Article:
We are about to launch into the most important week of the liturgical year. In the Byzantine tradition, this coming weekend is kind of a festal interlude between Lent proper—which technically ends today, Holy Week being a separate liturgical entity—and the Great and Holy Week of the Passion of our Lord, God and Savior Jesus Christ. We celebrate the raising of Lazarus on the Saturday before Palm Sunday every year.
This event in the Gospel of John is a stirring testimony to faith and the power of God. Jesus worked it all to the full benefit of those whom He was trying to lead to a deeper relationship with God. When He heard that Lazarus was dying, He did not immediately rush to his side. This miracle was not going to be simply healing the sick, but raising the dead (the only such miracle recounted by John; it is the climax of Jesus’ public ministry). This mortal sickness of his friend Lazarus was meant to be “for the glory of God, so that the Son of God may be glorified by means of it” (John 11:4). That can perhaps summarize the reason for writing the Gospel of John, along with the author’s own assertion that it was to lead people to faith and thus to eternal life.
The Gospel of John really is about the glory of God, especially that of the Son of God. We see Christ as one who has come from God and is going to God, who has the power to lay down his life and the power to take it up again, and the power to grant life even to the dead. But He wants his disciples and friends to believe in his power even before He dramatically exercises it. So He asked Martha if she believed that those who put their faith and trust in Him will live forever. She is thinking about the resurrection on the Last Day, but Jesus tells her that the mystery of the resurrection is standing right in front of her. “Do you believe this?” He asks her (and you). Once she makes her profession of faith, Jesus sets his face toward the tomb, to rescue his friend from the jaws of death.
Something that is perhaps unexpected happens here, given the glory and the confidence of the Son of God. It is the shortest verse of Scripture: “Jesus wept” (11:35). No explanation is given by the evangelist, only that He was troubled and deeply moved in spirit. From the crowd there are two reactions: “See how he loved him!” and the more cynical “Could not he who opened the eyes of the blind man have kept this man from dying?” Both of these are true, but their interpretation is beyond human reasoning and emotion. Yes, He loved Lazarus. And yes, He could have kept him from dying. But it was because of this same love that He delayed—for the glory of God and to put Hades on notice: the days of its dominion were numbered.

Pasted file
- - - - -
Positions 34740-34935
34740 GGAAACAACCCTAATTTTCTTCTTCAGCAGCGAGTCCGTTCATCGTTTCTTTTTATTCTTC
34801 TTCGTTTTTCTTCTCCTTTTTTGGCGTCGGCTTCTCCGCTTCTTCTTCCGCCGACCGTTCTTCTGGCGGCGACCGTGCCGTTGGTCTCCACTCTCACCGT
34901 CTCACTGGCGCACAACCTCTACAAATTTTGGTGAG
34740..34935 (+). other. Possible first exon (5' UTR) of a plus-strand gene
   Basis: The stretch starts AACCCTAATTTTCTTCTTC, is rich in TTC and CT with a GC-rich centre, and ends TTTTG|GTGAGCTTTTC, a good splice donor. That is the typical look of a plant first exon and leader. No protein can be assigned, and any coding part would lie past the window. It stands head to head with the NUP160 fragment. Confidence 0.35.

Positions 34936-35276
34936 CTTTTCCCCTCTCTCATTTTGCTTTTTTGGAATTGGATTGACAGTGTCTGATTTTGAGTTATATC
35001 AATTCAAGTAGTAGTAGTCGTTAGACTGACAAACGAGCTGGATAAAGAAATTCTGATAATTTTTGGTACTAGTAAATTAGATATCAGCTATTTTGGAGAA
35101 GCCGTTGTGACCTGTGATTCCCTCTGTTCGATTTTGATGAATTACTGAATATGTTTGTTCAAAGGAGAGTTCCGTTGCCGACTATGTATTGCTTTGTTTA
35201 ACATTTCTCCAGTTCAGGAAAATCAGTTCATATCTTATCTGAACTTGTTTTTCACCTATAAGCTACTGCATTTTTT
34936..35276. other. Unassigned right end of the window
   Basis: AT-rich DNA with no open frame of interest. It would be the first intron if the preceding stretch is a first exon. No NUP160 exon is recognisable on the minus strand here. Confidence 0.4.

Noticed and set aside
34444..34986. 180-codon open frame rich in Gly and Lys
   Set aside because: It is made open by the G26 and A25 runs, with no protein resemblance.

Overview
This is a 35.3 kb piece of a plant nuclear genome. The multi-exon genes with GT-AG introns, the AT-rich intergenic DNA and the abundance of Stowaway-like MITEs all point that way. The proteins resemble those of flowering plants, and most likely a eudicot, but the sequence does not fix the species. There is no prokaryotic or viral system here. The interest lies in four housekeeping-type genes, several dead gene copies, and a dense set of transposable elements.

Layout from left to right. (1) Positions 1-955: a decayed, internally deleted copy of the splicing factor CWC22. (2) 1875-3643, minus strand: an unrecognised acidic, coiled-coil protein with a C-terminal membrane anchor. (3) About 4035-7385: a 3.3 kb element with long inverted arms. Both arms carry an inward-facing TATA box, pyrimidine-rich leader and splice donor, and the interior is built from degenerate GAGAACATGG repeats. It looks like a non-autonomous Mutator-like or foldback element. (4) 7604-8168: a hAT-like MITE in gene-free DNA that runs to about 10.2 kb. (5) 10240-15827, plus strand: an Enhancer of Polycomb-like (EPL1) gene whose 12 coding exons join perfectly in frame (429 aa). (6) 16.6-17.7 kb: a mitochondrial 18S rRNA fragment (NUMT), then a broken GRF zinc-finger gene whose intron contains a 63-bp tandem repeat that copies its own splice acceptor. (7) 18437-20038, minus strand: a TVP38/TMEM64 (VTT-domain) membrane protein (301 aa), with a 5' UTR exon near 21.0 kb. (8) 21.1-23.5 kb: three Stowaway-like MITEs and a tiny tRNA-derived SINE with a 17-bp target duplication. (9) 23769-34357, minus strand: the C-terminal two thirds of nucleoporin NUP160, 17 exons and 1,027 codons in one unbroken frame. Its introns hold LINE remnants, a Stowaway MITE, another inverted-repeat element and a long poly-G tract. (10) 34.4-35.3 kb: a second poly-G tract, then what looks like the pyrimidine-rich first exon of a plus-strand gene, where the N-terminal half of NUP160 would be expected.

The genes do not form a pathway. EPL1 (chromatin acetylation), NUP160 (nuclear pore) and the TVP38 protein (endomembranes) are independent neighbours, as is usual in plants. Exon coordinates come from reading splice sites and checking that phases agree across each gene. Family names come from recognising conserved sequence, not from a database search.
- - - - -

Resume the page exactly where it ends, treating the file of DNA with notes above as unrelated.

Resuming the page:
But I really haven’t answered the question. Why did Jesus weep? I don’t know if anyone can answer that, for it is a secret kept within the heart of the Lover of Mankind. Some say that it was really for the crowd—because He wept when He saw Mary and the others weeping—it may have been his grief at the misery and pain the human race had been reduced to because of sin, which is the primordial cause of death. He shares the sorrow of those in pain, for He came to bear our infirmities and sufferings. In any case, the Son of God, who had power to raise the dead, was also the Son of Man, whose tender love could be moved to tears.
Then, the Lord shows how faith clears the way for the manifestation of God’s glory. Martha wavered a bit when Jesus commanded the stone to be removed from the tomb of the four-day-dead body. But Jesus made the connection for her: “Did I not tell you that if you would believe you would see the glory of God?” And she did, when He cried out: “Lazarus, come forth!”
Everyone wonders what it was like for Lazarus to have gone to the netherworld and returned. I wonder, too, but I also wonder what this experience was like for Jesus. When He healed a sick woman, He said He felt power flow forth from Him (Luke 8:46). What would He have felt after calling a dead man out of the grave! We will not know that in this life, either, but we know that He turned his eyes toward
Let us go with Him then, to